SAFINAAnd then -- no, I was going to say -- and then certain kinds of fishing gear make the difference. Like, there are Atlantic cod population -- there are Atlantic cod from the same population that are caught in a sustainable way and Atlantic cod that are caught in an unsustainable way because the difference there is mainly in the fishing gear. Some of the fishing gear really destroys the sea floor habitat, and some has no effect on the sea floor habitat.
NNAMDIOn to the telephones, here is Connie in Vienna, Va. Connie, you're on the air. Go ahead, please.
CONNIEYeah, I think sustainability is not only critical but a very admirable goal. But as a consumer, I am overwhelmed by trying to make choices on fish because when I read about -- I read a lot about it because I have a child, and I want to give him things that are good for him. I read about farm-raised fish, and I hear that they're full of bacteria. And there all sorts of issues that attend to getting farm-raised fish. And then I see where you should look for stores that carry these labels, and nobody does.
CONNIESo, you know, if it comes from a certain farm, it's OK. And if it doesn't, it's not OK. I don't know. I'm overwhelmed, and I can't help but think a lot of other people are, too, in terms of getting good healthful food.
NNAMDIYou can't -- you say you cannot find the color-coded fish in any of these places where you shop?
CONNIEI don't know about color-coded. When I went online or when I followed some of these through, it said, you can eat Atlantic cod that's caught here or in this method. And I haven't seen any of that.
NNAMDITim Sughrue, what advice can you give to Connie?
SUGHRUEWell, I was on the Blue Ocean Institute website. And it seemed fairly straightforward to me. It expressed sustainability in the layman's terms and seemed fairly easy to follow. It would -- you know, you just clicked on a species, and it told the story about it. And I think they did a good job there.
SAFINAWell, thank you.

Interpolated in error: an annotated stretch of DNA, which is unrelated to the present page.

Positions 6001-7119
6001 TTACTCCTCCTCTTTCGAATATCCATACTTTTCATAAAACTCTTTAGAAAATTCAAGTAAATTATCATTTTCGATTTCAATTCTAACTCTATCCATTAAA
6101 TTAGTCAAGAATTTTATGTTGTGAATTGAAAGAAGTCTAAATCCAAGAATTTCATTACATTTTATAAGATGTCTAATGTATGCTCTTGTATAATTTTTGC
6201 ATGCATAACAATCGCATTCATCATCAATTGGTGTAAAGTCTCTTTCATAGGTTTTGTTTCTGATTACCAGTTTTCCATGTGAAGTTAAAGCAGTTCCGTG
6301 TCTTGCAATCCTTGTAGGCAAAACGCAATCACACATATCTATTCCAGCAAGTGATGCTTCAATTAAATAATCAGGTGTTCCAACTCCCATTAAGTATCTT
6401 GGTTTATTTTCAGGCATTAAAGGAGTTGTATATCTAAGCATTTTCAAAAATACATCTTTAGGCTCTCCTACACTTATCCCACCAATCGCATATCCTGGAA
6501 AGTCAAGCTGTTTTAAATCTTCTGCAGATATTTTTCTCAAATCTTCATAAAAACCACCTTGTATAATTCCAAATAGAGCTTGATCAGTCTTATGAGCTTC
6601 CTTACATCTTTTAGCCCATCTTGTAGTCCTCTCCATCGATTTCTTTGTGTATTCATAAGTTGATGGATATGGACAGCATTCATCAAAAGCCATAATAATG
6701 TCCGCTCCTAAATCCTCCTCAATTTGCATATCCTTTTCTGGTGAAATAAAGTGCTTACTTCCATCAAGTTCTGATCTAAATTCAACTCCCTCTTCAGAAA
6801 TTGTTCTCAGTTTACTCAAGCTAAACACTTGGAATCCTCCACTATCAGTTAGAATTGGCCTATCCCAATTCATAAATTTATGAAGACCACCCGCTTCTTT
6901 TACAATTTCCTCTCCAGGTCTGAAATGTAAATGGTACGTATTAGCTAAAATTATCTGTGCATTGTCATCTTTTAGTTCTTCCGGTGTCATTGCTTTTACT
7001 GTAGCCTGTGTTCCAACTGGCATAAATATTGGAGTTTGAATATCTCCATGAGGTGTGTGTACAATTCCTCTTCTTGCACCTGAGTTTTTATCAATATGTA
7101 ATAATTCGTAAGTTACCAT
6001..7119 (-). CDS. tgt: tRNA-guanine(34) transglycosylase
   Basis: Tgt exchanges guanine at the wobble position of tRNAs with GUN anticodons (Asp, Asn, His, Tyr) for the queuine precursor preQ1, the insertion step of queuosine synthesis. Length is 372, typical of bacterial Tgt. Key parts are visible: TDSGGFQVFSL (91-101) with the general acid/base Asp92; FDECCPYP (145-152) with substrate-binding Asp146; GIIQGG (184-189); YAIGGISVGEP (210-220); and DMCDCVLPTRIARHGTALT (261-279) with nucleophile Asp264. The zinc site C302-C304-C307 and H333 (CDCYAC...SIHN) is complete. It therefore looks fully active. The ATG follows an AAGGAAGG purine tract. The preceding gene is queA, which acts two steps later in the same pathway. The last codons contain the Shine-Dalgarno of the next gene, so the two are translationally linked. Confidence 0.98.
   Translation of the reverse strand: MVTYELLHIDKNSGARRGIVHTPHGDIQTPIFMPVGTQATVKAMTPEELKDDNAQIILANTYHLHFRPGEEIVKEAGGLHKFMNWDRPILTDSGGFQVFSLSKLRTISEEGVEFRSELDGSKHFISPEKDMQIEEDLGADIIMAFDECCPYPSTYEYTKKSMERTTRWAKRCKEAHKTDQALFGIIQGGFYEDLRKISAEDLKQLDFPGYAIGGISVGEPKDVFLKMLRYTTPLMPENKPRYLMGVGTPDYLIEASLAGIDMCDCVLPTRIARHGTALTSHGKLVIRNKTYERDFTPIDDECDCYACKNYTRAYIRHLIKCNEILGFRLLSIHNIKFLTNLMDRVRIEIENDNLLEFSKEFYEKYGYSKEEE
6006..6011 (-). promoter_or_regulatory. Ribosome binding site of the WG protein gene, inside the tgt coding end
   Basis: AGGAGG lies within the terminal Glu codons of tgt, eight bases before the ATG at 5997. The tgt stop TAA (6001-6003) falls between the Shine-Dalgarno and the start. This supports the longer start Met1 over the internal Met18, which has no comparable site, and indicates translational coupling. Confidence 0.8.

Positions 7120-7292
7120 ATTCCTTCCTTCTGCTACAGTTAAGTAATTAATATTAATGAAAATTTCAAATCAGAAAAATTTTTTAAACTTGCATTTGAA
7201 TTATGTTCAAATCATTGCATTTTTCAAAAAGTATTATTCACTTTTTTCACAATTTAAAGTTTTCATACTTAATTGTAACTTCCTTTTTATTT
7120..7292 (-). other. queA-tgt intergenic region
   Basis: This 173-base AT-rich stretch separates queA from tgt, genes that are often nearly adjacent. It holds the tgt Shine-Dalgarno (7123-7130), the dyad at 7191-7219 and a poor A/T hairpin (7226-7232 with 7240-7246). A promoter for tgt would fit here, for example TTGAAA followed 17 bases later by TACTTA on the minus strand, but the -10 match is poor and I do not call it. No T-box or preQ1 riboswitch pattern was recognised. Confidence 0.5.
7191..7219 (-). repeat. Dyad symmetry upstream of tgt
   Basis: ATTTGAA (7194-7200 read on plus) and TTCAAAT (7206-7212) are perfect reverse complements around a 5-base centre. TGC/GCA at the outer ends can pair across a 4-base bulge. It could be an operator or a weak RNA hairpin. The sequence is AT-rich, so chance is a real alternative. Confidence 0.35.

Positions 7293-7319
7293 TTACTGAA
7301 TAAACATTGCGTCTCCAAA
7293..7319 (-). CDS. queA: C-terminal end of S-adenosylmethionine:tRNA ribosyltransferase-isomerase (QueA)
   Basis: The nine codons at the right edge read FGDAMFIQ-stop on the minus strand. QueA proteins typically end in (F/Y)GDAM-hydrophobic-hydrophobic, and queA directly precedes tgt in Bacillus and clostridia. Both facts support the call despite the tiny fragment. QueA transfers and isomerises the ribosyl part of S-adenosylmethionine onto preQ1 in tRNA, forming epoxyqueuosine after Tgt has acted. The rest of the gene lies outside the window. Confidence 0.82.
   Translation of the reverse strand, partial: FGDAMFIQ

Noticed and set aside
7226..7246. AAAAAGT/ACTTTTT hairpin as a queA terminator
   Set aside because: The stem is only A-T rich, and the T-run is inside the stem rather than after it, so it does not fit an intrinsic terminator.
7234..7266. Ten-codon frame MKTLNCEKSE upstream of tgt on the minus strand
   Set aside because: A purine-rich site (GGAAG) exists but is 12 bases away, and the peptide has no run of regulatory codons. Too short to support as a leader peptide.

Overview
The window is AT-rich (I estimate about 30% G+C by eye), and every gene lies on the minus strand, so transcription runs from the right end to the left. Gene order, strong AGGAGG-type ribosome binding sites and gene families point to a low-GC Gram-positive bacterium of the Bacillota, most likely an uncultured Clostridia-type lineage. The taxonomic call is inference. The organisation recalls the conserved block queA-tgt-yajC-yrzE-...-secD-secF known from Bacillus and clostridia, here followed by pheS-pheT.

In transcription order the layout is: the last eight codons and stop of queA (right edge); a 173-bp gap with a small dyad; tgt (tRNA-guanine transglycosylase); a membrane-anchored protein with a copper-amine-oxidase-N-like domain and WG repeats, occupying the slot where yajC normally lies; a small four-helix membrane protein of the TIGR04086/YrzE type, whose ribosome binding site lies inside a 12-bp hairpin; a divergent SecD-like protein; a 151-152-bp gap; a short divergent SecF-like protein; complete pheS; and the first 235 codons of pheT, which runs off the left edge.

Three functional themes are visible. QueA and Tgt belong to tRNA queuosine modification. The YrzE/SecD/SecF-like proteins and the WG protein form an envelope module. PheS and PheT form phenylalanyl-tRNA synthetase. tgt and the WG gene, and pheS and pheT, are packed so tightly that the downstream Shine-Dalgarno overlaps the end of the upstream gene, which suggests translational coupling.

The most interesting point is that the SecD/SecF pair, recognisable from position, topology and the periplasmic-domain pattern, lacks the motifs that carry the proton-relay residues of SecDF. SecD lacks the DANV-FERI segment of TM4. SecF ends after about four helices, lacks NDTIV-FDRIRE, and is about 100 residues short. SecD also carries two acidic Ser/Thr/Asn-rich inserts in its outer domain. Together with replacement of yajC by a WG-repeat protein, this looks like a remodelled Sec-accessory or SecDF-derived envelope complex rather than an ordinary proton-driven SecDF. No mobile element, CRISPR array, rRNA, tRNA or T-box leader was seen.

NNAMDIAnd, Connie, you can find a link to that website at our website, kojoshow.org. It's the Blue Ocean Institute's website, and maybe you can use that as your guide. Good luck.
CONNIEBut does that address the issue of the healthfulness of the product?
SUGHRUEWell, bacteria that -- you referred to bacteria...
SAFINAI think I can talk to that a little bit.
SAFINAOh, go ahead, go ahead, go ahead.
SUGHRUEWell, you said something about bacteria in farm-raised fish. I mean, that's -- bacteria is a function of temperature after the fish is killed. The -- when the fish is alive, it's going to have a certain amount of bacteria. And then when you kill it, decomposition starts, and the only way you retard that is -- or slow it down is by making sure it's cold and that -- they're not going to have any more bacteria than a wild fish.
NNAMDICarl Safina, you wanted to add?
SAFINAYeah. You know, one of the things that I tell people is that fish do not smell fishy. Bacteria smells fishy, so if the fish -- if the fish seem fishy, if they smell fishy, then they probably have not been kept cold enough, or they're a little bit too old.
SAFINAAnd that's one way that you can kind of tell. Not very many people ever get any kind of bacterial fish poisoning in the United States anyway. So I would say that that is not a major concern. I would also say that these cards and lists and things like that, they do have some limitations. If you wanted to know -- let's say that, among all Atlantic salmon that are farmed, you want to know whether there are one or two farms that do it really, really well if the other farms are doing it in a way that's problematic.